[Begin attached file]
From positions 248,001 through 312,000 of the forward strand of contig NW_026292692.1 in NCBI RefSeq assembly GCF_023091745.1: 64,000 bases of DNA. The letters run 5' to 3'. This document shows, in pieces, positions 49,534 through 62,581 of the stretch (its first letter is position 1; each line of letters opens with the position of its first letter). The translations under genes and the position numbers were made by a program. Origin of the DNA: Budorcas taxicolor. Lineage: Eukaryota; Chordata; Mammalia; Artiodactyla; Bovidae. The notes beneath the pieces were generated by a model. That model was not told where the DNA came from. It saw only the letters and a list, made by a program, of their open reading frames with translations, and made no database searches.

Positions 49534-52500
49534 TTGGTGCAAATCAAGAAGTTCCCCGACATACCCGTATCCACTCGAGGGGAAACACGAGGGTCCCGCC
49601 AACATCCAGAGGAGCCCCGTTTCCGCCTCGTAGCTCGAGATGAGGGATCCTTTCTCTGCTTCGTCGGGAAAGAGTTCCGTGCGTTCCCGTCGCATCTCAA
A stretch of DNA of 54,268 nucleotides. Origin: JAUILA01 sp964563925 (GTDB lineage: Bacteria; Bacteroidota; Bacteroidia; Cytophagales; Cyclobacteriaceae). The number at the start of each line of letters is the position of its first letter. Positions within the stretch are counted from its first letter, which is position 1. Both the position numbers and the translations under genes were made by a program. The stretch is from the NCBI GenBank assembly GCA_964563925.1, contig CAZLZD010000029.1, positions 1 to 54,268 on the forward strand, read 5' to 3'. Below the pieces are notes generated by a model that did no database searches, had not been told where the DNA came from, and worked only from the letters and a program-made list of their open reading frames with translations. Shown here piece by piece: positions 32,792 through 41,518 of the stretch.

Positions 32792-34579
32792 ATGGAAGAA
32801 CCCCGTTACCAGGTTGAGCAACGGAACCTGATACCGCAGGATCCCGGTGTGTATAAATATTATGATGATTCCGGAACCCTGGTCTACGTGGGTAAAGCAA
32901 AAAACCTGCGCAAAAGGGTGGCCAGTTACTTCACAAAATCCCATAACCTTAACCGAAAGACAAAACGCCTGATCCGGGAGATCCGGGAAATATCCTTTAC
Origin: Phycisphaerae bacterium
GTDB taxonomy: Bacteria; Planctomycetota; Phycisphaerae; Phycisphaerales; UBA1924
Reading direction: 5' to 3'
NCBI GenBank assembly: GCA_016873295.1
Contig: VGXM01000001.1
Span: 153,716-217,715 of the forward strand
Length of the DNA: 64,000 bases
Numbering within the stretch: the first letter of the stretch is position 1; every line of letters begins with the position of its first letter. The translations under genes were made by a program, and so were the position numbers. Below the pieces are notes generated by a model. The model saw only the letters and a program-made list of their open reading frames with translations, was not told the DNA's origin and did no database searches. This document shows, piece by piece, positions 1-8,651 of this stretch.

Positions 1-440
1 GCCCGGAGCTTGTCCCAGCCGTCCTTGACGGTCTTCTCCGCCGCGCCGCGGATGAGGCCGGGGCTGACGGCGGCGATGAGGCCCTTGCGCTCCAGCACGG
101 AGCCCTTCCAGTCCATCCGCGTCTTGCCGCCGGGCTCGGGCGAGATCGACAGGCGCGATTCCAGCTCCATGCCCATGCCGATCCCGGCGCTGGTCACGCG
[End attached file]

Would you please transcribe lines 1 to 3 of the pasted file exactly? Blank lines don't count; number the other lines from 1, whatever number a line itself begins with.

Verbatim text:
From positions 248,001 through 312,000 of the forward strand of contig NW_026292692.1 in NCBI RefSeq assembly GCF_023091745.1: 64,000 bases of DNA. The letters run 5' to 3'. This document shows, in pieces, positions 49,534 through 62,581 of the stretch (its first letter is position 1; each line of letters opens with the position of its first letter). The translations under genes and the position numbers were made by a program. Origin of the DNA: Budorcas taxicolor. Lineage: Eukaryota; Chordata; Mammalia; Artiodactyla; Bovidae. The notes beneath the pieces were generated by a model. That model was not told where the DNA came from. It saw only the letters and a list, made by a program, of their open reading frames with translations, and made no database searches.

Positions 49534-52500
49534 TTGGTGCAAATCAAGAAGTTCCCCGACATACCCGTATCCACTCGAGGGGAAACACGAGGGTCCCGCC